Sunday, February 04, 2007

Diamonds' dull lustre

THE film, Blood Diamond, depicting the savagery behind the gem trade, has sent shivers through the industry.

Now desperate dealers are bribing celebrities to make a statement by wearing them.

A village burns on Sierra Leone's civil war-stricken diamond fields. Bodies litter the bush and shocked survivors are lined up by a rebel commander whose forces have just razed their homes and butchered defenceless family members and neighbours.

He is not satisfied with the extent of the bloodshed. With a bark and a gesture he summons forward two youths from among his followers.

Though barely more than children, they are clearly high on drugs. And both are swinging machetes for the blood sacrifice they are about to demand.

Seizing the right arms of their chosen victims, the young pair bring their blades crashing down, severing hands as a warning to the whole village not to challenge their authority.

Such horrifying scenes were common in Sierra Leone's 11-year civil war.

"Chopping off right hands or even whole limbs was a strategy used by the rebels to promote their power and spread fear," says Peter Komora, who witnessed the carnage in his native Sierra Leone, West Africa.

"Often it was their child soldiers, as young as seven, delegated to carry out the amputations. Can you imagine what that did to them?"

That conflict was mostly financed by diamond smuggling and its legacy is a nation that still bears the emotional and physical scars of the West's lust for the glittering gems.

Among the wounded are tens of thousands of amputees whose limbs were severed and who thus endure a life of hardship in that benighted nation.

One can only hope they never hear the new battle cry from the diamond industry, as it faces an assault on its credibility and profits.

FEARING a consumer backlash in the wake of the controversial film that exposes the dark past of the gem trade, Blood Diamond, the industry has financed a multi-million dollar promotional PR campaign to limit the damage.

The industry's foot soldiers are an army of celebrities who are being offered inducements to wear their diamonds in public. And the campaign slogan? "Raise Your Right Hand" (the better to display your sparkling jewellery).

Unwitting it may be. But it is hard to think of a more crassly offensive tagline to those men and women in Sierra Leone who have no right hand to raise, but who have paid a far higher price for diamonds than the celebrities ever will.

So what is a "blood diamond" and why the fuss about the Raise Your Right Hand campaign? Also known as a "conflict diamond", the blood diamond is a rock that has been mined in one of the world's war zones, usually in Africa.

The continent supplies 65 per cent of the annual international supply of the gemstone. And a "blood diamond" is one sold by parties acting for one of the warring factions, to fund the continuation of their military operations.

A story circulating in Sierra Leone's major diamond mining region illustrates who benefits most from the country's most precious natural resource.

It tells of a local peasant woman who, while digging in her potato patch, found a stone she believed was a diamond. She asked her pastor's opinion.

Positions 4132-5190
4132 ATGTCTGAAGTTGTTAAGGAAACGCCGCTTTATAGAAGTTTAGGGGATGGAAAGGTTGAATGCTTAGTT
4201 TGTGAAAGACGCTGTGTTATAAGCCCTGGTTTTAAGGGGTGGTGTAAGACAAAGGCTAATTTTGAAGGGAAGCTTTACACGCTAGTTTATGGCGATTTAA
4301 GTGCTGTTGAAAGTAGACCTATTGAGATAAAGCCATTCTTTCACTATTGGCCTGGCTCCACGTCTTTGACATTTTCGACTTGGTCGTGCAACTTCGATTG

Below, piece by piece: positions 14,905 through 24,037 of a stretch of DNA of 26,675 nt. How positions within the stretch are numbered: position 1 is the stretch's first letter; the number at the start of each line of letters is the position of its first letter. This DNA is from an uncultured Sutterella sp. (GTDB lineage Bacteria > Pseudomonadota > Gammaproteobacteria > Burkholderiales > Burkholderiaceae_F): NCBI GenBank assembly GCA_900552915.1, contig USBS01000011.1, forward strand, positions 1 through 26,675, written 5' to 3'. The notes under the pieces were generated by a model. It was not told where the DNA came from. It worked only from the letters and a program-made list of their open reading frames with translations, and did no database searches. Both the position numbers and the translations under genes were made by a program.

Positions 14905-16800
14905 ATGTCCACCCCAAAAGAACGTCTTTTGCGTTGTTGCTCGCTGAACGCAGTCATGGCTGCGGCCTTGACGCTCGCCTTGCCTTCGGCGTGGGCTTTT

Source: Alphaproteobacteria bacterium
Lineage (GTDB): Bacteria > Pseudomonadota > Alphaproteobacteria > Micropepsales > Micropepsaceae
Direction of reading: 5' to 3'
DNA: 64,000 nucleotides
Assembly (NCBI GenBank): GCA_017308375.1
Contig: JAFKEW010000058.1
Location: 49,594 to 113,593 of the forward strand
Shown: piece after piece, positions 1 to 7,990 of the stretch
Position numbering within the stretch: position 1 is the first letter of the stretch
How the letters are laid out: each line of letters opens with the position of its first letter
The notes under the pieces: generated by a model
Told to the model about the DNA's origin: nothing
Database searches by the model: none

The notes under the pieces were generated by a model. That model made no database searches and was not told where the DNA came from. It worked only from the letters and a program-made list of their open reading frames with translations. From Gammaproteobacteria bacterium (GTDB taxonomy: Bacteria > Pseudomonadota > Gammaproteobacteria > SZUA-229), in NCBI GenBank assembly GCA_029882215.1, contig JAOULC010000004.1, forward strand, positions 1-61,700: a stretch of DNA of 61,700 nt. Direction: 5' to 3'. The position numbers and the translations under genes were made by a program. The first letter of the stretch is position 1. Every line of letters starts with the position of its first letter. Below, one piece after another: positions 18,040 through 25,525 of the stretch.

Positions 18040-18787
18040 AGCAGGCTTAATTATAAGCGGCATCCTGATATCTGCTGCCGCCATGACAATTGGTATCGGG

Satisfied as to what he was holding, he gave her the equivalent of $35 for it and sent her on her way; the pastor sold the rock to a diamond dealer for $130,000; the dealer had the stone weighed and classified by the government mining department in Freetown, which determined it was 156 carats of diamond, valued at $1,273,000; the stone was sold at auction to a Saudi Arabian diamond merchant for $254,000 more than that valuation -- about 40,000 times more than its finder was paid.

Similar stories quickly spread and threatened the industry with a consumer backlash.

Then came Blood Diamond to add to their woes. And the Hollywood film has also, inadvertently, shed light on the current conditions in Africa's diamond fields -- even those no longer affected by conflict.

So the $15 billion-a-year industry has retaliated, using the only weapon it knew might counter the negatives: star power.

Stars have been offered almost $33,000 -- to be paid to an African charity of their choice -- to wear big diamond rings on their right hands at public events.

The pre-publicity for the Raise Your Right Hand For Africa campaign stated: "Hollywood's leading female nominees and presenters are invited to proudly wear a Diamond Right-Hand Ring on this year's red carpet at one of the upcoming 2007 awards shows: Golden Globes, 49th Annual Grammy Awards or Academy Awards.

"The diamond industry hopes Hollywood's leading ladies will help generate up to $130,000 for key projects in southern Africa."

On the red carpet at the Golden Globes awards in California last month, Beyonce Knowles presented her bauble to the paparazzi, like a boxer bares his fists to a challenger.

Jennifer Lopez was another recipient of the Raise Your Right Hand largesse, though a spokesman for the star denied she took part.

The World Diamond Council, which is behind the campaign, has set up a website to spread the message that the diamond trade is not only ethical, but a vital source of income for Third World nations.

Link to Diamonds' dull lustre | Sunday Herald Sun